Forget counting calories to lose weight—tallying your every bite is more likely to help you slim down fast without forcing your to give up your favorite foods
Thank your elementary school math teacher: Counting can help you lose weight. But focusing on calories and pounds may not actually be ideal. Rather, people who tallied all their bites lost around four pounds in just a month, reports a new study in Advances in Obesity, Weight Management & Control.
In the study, researchers from Brigham Young University instructed participants to make just one change in their diet: count everything. For a week, they counted the number of times they lifted food to their mouth, the number of sips they took of any liquid other than water, and the number of chomps they took throughout the day. After that, the group specifically committed to taking 20 to 30 percent fewer bites.
Four weeks later, without making any effort to eat fewer calories or healthier fare, the participants had lost weight. The researchers called counting bites “a doable, cost-effective option for the 70 percent of Americans who are overweight.” (Don't have a month? Try these 6 Weekend Weight Loss Tips to Slim Down.)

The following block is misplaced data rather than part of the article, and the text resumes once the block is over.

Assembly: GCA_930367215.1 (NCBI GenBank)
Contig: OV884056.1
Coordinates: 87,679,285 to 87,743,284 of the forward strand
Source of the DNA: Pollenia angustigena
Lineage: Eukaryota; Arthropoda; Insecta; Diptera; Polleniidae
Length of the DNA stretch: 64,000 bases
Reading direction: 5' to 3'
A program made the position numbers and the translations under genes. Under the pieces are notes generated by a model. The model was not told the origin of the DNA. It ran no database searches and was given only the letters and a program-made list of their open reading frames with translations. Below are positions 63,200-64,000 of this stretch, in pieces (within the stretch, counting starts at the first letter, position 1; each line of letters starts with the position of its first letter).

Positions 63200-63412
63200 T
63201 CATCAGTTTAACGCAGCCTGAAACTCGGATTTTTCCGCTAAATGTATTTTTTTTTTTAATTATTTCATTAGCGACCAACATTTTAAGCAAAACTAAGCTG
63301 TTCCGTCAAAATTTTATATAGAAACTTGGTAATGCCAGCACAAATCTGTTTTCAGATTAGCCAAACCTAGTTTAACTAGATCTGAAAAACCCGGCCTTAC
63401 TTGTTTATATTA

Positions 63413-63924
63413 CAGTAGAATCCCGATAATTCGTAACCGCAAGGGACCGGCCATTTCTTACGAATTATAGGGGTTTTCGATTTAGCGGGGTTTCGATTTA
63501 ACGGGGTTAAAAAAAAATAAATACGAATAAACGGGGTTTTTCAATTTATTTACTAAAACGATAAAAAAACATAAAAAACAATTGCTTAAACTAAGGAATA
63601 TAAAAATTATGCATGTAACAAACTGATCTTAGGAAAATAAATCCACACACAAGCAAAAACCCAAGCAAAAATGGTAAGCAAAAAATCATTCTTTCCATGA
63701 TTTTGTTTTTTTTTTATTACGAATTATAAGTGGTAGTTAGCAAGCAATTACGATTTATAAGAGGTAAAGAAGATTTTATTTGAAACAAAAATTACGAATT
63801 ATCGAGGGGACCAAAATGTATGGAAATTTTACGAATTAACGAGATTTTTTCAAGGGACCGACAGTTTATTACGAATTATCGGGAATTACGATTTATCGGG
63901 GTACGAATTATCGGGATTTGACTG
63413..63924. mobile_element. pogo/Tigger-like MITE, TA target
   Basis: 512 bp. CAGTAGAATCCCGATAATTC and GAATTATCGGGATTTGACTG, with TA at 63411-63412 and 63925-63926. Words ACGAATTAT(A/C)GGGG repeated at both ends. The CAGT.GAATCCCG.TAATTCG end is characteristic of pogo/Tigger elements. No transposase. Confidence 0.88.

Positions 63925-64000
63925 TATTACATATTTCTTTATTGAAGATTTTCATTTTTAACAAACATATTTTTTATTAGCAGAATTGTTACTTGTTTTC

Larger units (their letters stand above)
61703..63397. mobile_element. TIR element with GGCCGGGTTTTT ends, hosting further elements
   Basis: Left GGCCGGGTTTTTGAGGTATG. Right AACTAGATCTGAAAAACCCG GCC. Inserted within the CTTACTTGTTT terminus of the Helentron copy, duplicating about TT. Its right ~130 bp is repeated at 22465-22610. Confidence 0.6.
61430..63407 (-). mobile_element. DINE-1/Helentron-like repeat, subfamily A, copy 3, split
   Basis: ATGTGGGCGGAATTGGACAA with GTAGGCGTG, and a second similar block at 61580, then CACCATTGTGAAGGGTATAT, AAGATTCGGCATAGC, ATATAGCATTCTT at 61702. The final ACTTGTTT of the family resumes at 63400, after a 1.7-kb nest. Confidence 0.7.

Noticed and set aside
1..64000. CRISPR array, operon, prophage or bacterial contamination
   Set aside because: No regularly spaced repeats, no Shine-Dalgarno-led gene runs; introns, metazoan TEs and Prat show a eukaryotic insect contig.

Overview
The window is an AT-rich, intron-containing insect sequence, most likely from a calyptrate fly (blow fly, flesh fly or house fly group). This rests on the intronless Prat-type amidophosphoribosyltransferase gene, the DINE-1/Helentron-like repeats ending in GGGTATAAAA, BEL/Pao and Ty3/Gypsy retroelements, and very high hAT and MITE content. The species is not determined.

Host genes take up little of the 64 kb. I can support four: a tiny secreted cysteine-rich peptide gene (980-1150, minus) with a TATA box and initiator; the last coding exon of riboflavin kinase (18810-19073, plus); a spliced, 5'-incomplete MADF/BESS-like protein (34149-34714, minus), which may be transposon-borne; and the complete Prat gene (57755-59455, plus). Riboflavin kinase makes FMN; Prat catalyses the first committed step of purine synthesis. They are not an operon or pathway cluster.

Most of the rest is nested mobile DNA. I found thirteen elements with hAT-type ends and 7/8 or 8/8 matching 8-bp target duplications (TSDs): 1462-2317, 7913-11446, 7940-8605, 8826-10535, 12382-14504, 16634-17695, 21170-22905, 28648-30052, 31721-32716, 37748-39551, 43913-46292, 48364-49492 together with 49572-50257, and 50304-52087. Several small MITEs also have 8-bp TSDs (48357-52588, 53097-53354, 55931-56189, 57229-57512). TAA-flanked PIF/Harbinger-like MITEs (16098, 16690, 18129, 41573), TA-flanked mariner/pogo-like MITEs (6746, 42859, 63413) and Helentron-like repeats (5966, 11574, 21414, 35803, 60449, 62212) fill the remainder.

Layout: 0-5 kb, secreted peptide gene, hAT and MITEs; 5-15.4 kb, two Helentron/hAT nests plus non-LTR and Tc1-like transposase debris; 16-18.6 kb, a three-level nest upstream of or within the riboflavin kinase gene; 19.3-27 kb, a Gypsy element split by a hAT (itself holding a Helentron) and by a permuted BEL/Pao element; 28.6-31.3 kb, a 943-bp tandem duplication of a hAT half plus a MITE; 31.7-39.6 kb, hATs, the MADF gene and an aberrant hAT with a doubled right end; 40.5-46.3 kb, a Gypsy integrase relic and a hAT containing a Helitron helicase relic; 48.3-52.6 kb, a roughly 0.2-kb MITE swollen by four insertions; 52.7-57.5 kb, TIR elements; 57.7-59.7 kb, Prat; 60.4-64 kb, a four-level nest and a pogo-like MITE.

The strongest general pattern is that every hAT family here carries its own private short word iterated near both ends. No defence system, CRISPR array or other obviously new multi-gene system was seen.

The most likely reason is that they gave their brain longer to register that they were full, thereby unintentionally reducing their calorie intake. But paying attention to every gulp and gnaw probably also helped participants become more mindful, which research has shown can help women lose weight.
Adding up every nibble, though, can be too rigid for some to reap the benefits. Participants who didn’t finish the experiment dropped out because they struggled with keeping up on counting their bites.
Luckily, there may be an even easier way to end up at the same place: When you sit down to eat, slow down. Past Chinese research has found that people consume about 12 percent fewer calories when they chewed each bite 40 times compared to 15. And a 2013 study in the Journal of the Academy of Nutrition and Dietetics reports that taking the time to chew your food and pausing in between bites helped people eat less in a single sitting and stay satisfied for a longer period of time—no math required.